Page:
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More than a quarter of a million houses now planned for Green Belt land

25 April 2016

More than a quarter of a million houses now planned for Green Belt land Photo: Graeme Churchard/

Ever-increasing numbers undermine Government claims that it truly wants to protect the Green Belt

Research from the Campaign to Protect Rural England (CPRE), published today, shows that 275,000 houses are now planned for England’s Green Belt, an increase of 50,000 on last year and nearly 200,000 more than when the Government introduced its planning reforms back in March 2012 [1].

Compiled from draft and adopted local plans, the research is the latest finding to challenge the Government’s commitment to the Green Belt. Only last year Prime Minister David Cameron claimed that the protection of the ‘precious’ Green Belt was ‘paramount’, reiterating the commitment made in the Conservative party’s 2015 manifesto [2].

Yet last month the Secretary of State for Communities and Local Government Greg Clark decided that 1,500 new homes should be built on Green Belt between Gloucester and Cheltenham in one of the biggest developments on Green Belt for a decade [3]. This followed proposals in the Government’s planning policy consultation to release small sites in the Green Belt for ‘starter homes’ [4]. A Government-appointed body, the ‘Local Plans Expert Group’, has also encouraged Green Belt reviews [5].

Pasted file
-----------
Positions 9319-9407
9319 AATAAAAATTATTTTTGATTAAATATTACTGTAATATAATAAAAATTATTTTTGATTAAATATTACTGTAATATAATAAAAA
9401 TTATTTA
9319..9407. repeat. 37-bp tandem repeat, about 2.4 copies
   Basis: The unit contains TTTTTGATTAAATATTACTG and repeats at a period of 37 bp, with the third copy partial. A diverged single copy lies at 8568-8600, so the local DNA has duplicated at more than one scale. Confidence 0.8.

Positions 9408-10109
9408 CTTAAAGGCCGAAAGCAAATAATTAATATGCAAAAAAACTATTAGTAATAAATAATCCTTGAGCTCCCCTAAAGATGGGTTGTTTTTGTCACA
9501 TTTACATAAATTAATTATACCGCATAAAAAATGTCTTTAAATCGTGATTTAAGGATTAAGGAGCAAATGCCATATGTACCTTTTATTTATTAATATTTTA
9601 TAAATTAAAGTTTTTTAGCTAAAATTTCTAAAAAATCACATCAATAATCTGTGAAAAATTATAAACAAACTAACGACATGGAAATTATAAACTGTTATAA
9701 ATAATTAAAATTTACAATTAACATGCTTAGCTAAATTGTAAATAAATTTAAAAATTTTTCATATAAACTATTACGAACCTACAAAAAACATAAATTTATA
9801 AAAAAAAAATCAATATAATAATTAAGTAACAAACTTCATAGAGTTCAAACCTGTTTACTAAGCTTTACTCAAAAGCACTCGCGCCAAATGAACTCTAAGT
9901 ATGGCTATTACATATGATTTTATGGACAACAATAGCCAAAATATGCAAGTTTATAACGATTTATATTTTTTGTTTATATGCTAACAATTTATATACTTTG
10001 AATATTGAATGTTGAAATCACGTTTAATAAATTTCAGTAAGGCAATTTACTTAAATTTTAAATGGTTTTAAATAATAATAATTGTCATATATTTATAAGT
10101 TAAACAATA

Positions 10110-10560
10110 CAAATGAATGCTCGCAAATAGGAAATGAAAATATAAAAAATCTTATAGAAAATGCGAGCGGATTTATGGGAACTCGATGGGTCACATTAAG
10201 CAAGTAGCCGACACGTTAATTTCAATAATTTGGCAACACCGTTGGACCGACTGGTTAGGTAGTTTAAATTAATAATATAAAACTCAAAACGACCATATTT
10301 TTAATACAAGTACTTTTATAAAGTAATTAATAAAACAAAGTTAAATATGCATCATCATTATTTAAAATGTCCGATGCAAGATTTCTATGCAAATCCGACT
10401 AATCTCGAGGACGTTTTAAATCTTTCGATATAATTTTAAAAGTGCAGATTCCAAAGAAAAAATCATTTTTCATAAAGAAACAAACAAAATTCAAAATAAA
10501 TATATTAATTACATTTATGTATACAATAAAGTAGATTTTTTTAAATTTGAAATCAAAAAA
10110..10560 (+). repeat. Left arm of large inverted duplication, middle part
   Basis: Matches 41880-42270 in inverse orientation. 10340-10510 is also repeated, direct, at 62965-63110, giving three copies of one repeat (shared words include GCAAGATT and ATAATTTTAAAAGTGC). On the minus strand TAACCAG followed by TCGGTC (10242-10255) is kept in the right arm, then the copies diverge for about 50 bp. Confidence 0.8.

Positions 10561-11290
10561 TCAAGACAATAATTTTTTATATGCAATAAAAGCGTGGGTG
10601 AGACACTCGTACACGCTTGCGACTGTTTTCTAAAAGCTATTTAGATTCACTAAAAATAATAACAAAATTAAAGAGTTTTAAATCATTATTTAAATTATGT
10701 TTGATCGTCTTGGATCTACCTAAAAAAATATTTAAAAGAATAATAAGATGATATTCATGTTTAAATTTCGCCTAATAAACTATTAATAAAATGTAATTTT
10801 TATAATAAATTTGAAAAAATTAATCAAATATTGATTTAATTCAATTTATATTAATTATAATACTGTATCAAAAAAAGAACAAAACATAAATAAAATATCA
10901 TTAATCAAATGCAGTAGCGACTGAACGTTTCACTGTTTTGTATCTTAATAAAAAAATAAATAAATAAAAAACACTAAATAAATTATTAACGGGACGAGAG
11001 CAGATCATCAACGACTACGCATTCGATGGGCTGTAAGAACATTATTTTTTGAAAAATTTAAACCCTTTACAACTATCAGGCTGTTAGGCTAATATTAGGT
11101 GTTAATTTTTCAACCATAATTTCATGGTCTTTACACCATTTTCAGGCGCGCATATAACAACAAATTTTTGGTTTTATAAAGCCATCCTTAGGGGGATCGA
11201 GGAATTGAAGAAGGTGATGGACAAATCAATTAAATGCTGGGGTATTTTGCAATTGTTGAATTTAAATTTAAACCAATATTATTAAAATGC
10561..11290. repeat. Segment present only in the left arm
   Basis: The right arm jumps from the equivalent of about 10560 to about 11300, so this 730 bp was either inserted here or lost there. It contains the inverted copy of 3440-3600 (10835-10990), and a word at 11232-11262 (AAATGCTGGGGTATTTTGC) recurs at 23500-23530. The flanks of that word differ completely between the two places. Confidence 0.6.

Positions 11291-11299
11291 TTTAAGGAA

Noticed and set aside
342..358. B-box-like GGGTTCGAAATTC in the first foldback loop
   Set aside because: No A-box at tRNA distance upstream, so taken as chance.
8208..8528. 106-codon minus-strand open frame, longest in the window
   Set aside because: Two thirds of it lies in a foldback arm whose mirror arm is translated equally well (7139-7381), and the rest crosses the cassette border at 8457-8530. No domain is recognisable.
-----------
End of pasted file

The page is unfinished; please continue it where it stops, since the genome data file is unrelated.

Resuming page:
CPRE’s Green Belt under siege report illustrates that Green Belt boundaries are being changed to accommodate housing at the fastest rate for two decades [6]. In the year to 2015, 11 local authorities finalised boundary changes to accommodate development. The 275,000 houses now planned are an increase of 25% on 2015, and almost double the 147,000 houses outlined for Green Belt in Labour’s 2009 regional plans. There is particular pressure in the Metropolitan and West Midlands Green Belt. 

Green Belt policy is gradually being weakened through loopholes in planning guidance. Under pressure from Government to set and meet high housing targets, councils are releasing Green Belt for new development through a misappropriated ‘exceptional circumstances’ clause. At least three local authorities – Bradford, Durham and Northumberland – have claimed that economic growth justifies an ‘exceptional’ change to the Green Belt.

Green Belt designation was formally introduced in 1955 to prevent urban sprawl [7]. Last year a poll showed widespread support for the Green Belt, with 64% of the public supporting its protection [8].

Paul Miner, planning campaign manager at the Campaign to Protect Rural England (CPRE), comments:

“Councils are increasingly eroding the Green Belt to meet unrealistic and unsustainable housing targets. The Government is proposing to encourage further development in the Green Belt. Our Green Belt is invaluable in preventing urban sprawl and providing the countryside next door for 30 million people.

“We need stronger protection for the Green Belt, not just supportive words and empty promises. To build the affordable homes young people and families need, the Government should empower councils to prioritise the use of brownfield sites. Brownfield land is a self-renewing resource that can provide at least 1 million new homes.” [9]